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Temple stay
New Year Deep in Mountain Temple?
Scores of Temples Feature Unique Programs
Main Hall of Samhwasa Temple in Donghae, Gangwon Province

Sick and tired of the hustle and bustle of urban life?
Or does your helter-skelter way of life suffocate you? Then think about spending a couple of days in a remote Buddhist temple.

During the year-end season, people seeking a temple stay will go through a New Year's Eve and New Year's Day ceremony as scores of Buddhist temples around the nation feature a special templestay program.

Twenty-seven Buddhist temples deep in the mountains will open their doors wide to laypeople in the "New Year Templestay," which includes striking a Buddhist bell and New Year's wish-making in a candle-light ceremony.

"The Meet New Year Temple Stay" program also includes sunrise watching, mountain hiking, a rice-cake tasting, a concert, and inward training for youths on top of usual activities such as meditation and prayer.

Buddhist candle-light ceremony

Mihwang Temple( in Haenam-gun, South Jeolla Province, offers the "Send Old Year and Meet New Year Temple Stay" program for about 100 locals and foreigners.

Striking a bell on New Year's Eve, mountain climbing of Dalmasan, rice-cake soup tasting, and watching family movies are included in the program.

Gogulsa Temple(, in the ancient city of Gyeongju, North Gyeongsang Province, presents Sunmudo (Գ) training, a representative martial art of Buddhism, and Gigong (Ѩ) training or training for natural spirit energy.

Sunmudo literally means Seon (or Zen) and Martial Arts. Gyeongju is the millennium royal capital of Shilla () Kingdom (BC 57-AD 935).

Sunrise in East Coast, South Korea

A visit to the underwater tomb of Munmu the Great King (: reign 661-681) on the East Coast near the temple and sunrise watching are also included. The great king wanted to be buried underwater to guard against Japanese invaders.

Magoksa Temple( in Gongju, South Chungcheong Province, has a pre-dawn prayer service and a Buddhist ceremony on the summit of Mt. Taewha as part of the "Meet New Year" program.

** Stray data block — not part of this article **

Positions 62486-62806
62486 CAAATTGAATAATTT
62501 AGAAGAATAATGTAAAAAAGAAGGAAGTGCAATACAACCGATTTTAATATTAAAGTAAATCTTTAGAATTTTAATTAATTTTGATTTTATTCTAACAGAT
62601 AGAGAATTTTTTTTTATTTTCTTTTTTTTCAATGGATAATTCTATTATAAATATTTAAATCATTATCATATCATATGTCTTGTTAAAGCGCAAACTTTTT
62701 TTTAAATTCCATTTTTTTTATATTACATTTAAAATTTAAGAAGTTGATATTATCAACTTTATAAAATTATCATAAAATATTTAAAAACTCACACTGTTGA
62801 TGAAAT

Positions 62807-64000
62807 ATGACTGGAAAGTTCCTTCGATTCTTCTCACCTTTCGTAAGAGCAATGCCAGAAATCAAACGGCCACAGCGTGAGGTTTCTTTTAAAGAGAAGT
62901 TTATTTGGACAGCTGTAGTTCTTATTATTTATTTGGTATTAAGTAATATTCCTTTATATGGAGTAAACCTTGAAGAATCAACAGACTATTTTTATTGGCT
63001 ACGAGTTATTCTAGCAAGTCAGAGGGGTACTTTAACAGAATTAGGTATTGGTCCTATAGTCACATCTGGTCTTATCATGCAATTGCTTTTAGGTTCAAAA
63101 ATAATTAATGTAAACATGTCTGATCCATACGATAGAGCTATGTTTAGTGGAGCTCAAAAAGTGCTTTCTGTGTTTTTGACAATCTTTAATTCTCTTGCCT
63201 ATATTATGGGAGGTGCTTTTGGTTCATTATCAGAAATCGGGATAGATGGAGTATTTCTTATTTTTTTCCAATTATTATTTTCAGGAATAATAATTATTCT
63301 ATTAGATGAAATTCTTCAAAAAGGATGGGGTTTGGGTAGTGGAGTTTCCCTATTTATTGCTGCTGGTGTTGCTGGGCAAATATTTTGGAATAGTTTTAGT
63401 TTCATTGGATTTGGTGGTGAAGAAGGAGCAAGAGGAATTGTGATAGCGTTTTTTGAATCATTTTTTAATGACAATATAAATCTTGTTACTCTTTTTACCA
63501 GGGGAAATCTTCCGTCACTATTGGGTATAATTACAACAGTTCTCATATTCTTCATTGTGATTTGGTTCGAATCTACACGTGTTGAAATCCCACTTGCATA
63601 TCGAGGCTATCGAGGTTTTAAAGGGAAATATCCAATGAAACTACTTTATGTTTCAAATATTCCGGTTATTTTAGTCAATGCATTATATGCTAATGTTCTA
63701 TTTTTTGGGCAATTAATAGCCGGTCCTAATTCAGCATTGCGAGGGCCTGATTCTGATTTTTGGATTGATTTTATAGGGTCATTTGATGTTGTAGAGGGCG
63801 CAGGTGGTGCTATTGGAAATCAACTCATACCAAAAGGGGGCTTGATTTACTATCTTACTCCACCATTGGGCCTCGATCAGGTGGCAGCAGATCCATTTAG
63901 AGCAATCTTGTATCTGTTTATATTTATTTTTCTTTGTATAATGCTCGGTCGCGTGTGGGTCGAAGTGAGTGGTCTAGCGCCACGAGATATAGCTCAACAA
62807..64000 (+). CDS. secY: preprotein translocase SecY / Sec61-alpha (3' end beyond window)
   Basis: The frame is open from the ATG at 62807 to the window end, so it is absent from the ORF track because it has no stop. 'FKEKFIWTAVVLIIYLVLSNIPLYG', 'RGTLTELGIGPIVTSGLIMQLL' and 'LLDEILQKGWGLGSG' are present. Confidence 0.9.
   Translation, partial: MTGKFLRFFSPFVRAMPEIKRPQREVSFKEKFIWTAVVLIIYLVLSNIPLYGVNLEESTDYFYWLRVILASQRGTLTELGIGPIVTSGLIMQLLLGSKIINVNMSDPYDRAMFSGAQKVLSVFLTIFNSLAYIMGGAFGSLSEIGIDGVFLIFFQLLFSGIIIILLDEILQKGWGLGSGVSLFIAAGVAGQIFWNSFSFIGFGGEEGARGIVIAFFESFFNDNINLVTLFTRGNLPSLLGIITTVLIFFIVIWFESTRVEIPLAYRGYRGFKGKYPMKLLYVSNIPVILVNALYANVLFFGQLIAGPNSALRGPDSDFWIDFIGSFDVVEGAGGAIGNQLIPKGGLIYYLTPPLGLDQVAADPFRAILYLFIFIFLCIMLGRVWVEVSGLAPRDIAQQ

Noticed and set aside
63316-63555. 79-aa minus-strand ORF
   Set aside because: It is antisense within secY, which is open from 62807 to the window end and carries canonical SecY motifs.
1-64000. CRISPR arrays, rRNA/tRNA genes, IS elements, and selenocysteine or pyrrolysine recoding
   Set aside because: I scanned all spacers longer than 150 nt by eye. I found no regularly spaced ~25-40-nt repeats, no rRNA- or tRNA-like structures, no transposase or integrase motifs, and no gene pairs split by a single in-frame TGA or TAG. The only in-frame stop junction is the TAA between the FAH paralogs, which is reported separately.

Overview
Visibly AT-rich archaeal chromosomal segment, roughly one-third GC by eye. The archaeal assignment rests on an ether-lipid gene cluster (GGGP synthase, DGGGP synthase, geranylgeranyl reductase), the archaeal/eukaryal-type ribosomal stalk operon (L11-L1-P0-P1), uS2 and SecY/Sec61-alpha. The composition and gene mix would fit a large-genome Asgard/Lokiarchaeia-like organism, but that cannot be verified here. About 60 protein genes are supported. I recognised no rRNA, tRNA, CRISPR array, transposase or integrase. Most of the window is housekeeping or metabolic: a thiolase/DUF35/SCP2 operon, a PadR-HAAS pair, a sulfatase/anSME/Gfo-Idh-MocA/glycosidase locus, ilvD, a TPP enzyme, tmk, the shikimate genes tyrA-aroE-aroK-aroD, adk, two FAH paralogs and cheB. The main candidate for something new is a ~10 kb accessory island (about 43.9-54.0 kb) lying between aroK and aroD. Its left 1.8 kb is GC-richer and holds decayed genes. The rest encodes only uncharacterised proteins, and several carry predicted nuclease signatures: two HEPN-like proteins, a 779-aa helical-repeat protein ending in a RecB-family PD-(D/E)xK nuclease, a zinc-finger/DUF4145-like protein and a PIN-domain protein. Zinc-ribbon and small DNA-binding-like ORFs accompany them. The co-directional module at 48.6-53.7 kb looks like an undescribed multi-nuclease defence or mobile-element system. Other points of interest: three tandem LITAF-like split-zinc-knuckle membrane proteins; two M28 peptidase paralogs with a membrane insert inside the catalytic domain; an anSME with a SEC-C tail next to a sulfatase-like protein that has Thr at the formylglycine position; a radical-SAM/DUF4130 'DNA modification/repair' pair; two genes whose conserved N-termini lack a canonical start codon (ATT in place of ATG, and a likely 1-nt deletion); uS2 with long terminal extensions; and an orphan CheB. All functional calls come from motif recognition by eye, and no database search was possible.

At another temple in Gongju, Gapsa Temple(, one can experience candle-lit prayer, an all-night wish-making vigil ceremony spent concentrating one's mind, the traditional royal game of Tuho (), a game throwing arrows into a jar, and a special Buddhist ceremony for contrition.

The third temple in Gongju, Youngpyungsa Temple(, offers the traditional music of gukak as well as the typical templestay program.

A temple stay at Sudeoksa Temple( in Yesan-gu, South Chungcheong Province, includes prayer walking around the pagoda, a spa tour and mountain hiking.

A Buddhist pagado in Samhwasa Temple

One can go through the unique meditation of Anicca
at Bulhoesa Temple( in Naju, South Jeolla Province.

Anicca means impermanence. The idea that all things are impermanent is central to Buddhist teaching.
This is the nature of all conditioned phenomena.
Nothing lasts, nothing stays the same. So,
to cling to anything will inevitably lead to suffering.

Samhwasa Temple(, in the eastern coastal city of Donghae, features a "Winter Tour with Sunrise." The temple is nestled at the mouth of the majestic Dutasan or Mt. Duta.

Bongjeonsa Temple(, in the traditional city of Andong, North Gyeongsang Province, offers a sunrise watching on the mountain top with family members, while Buseoksa Temple ( Seosan, South Chungcheong Province, gives people a chance to watch birds on the western coastal area of the Korean Peninsula.

A prayer hall of Samhwasa Temple

For temple-stay participation at any of these temples one has to visit the Temple Stay Bureau's official website ( or call the bureau office at 02-732-9925-7.

Travel costs are quite reasonable. The participation fee for one-night and two-day travel is between 20,000 won and 50,000 won per person.

One should bring one's own sneakers and personal

Related Articles
    Enlightening Escape from Urban Monotony
    Korean Temple Stay Experience
    Temple Stay at Mihwangsa in Late Summer
    The Mystery of Korea Found in Temple Stays






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